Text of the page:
Hear The Riot Peddlers’ Long-Awaited New Record ‘Strength In Dumbers’
The five-track EP comes seven years after their debut ‘Sakarsm,’ showcasing more dissonance and punk intensity
For Arun Singh Ravi, frontman of punk trio The Riot Peddlers, it’s a good sign that even a decade after screaming on stage about a lot of what might be considered touchy subjects for Indian independent artists, they’re still going.
Now releasing their new EP Strength in Dumbers, Ravi says, “All three members of the band are still alive even after telling Bollywood to suck our dicks making fun of the police for accepting bribes/saying that the media is controlled and feeding us lies/saying that religion is the plague of our nation and is only serving to divide us… among other things. We’re definitely taking this ahead!”
In the time between Strength in Dumbers and their 2012 EP Sarkarsm, The Riot Peddlers have been somewhat active but punk and hardcore music has advanced too. Bands like False Flag, Punk On Toast, Death By Fungi and Pacifist perhaps picked up when The Riot Peddlers – Ravi, bassist Animesh Das and erstwhile drummer Ashwin Dutt – couldn’t commit much time to it. With Dutt leaving the band and Dhruv Sarker stepping in mid-2019, The Riot Peddlers called on producer-guitarist Apurv Agrawal to complete the five-track, 11-minute EP.
Sarker is a close friend of Ravi’s for over a decade and a Riot Peddlers fan, which meant it was a “no-brainer” for him to join. The rankling EP opens with “Therapist,” showcasing a refreshingly heavier sound with double-tracked guitars, while “Your Love Songs” is takedown of fascism, terrorist and even the international banking system. Featuring growls from bassist Das, “Untitled” is the trio at their chaotic, moshpit-mobilizing best with more takedowns of society’s two-facedness. There’s a lighter side to the lyrics on “Insects Attack” which echoes classic punk melodies, plus peak irreverence on the punitive “Muslim Dudes on Bikes.”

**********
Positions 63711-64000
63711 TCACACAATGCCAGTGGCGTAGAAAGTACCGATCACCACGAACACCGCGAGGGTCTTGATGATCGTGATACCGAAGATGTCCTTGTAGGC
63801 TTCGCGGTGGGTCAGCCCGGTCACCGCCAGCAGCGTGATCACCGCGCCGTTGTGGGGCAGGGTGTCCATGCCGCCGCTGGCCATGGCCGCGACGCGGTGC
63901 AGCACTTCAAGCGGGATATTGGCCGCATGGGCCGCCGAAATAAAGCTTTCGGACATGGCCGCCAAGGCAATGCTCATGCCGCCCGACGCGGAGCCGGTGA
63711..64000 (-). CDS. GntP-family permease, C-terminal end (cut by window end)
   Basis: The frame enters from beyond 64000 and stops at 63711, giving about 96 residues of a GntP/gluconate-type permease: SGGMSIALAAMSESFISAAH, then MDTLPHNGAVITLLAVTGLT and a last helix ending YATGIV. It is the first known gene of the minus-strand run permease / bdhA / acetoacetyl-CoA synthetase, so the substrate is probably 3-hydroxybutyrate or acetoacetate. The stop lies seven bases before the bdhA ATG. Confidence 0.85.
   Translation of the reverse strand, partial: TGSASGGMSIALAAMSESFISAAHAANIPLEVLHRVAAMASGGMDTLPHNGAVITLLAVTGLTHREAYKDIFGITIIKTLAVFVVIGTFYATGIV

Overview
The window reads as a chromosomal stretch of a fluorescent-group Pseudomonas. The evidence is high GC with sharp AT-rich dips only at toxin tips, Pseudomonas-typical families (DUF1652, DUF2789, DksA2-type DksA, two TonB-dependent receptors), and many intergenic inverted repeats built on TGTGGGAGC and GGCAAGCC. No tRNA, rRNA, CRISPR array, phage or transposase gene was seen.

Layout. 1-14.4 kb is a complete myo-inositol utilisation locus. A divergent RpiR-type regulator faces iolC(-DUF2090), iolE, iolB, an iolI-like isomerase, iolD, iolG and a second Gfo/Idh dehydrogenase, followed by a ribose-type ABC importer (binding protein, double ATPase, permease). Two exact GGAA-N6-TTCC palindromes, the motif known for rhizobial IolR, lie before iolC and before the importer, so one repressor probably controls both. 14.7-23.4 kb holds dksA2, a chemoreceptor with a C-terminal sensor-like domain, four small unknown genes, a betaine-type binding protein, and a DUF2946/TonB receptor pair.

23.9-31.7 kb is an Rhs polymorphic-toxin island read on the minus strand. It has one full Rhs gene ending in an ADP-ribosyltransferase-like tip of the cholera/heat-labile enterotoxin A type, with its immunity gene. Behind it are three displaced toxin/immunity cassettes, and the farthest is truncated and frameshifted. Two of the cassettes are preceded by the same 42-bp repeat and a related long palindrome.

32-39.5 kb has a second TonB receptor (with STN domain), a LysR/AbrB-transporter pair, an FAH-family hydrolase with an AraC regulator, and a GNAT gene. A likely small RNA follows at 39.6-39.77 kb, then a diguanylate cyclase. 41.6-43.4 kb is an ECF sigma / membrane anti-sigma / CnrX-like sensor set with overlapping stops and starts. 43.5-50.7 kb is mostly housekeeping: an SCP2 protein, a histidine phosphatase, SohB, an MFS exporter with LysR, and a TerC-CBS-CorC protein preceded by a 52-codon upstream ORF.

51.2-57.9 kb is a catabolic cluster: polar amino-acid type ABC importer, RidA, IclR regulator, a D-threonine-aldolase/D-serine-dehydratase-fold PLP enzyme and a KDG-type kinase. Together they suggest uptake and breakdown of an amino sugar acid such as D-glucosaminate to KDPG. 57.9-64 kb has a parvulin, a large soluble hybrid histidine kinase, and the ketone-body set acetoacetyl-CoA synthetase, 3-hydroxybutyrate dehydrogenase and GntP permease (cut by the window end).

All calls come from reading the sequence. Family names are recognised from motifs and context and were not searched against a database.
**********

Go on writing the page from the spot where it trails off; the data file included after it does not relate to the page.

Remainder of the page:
The frontman says that as much as punk bands are perceived to have free license to write songs like “Muslim Dudes on Bikes,” he hopes it’s not a genre-restrictive trait in music. He explains, “I feel like other people who aren’t in punk bands should also sing about the truth (the way they see it) without having to censor themselves because of pressure from society. There are no filters, unless the intention is pure malice – which for us is not the case.”
Their first show following the release of Strength in Dumbers is at crowdfunded festival Control ALT Delete in Mumbai, between February 1st and 2nd, with more shows in the pipeline. Ravi adds that despite the decade they’ve been active and growing up (and growing old), being part of the punk music movement in India has been great. “Starting out as the only band that played this kind of music, talking to people about the genre and seeing it evolve has been amazing. There are so many great punk bands out there now and we’re glad that we are part of something bigger with such amazing people,” he says.
Listen to the EP below and stream it on Spotify here.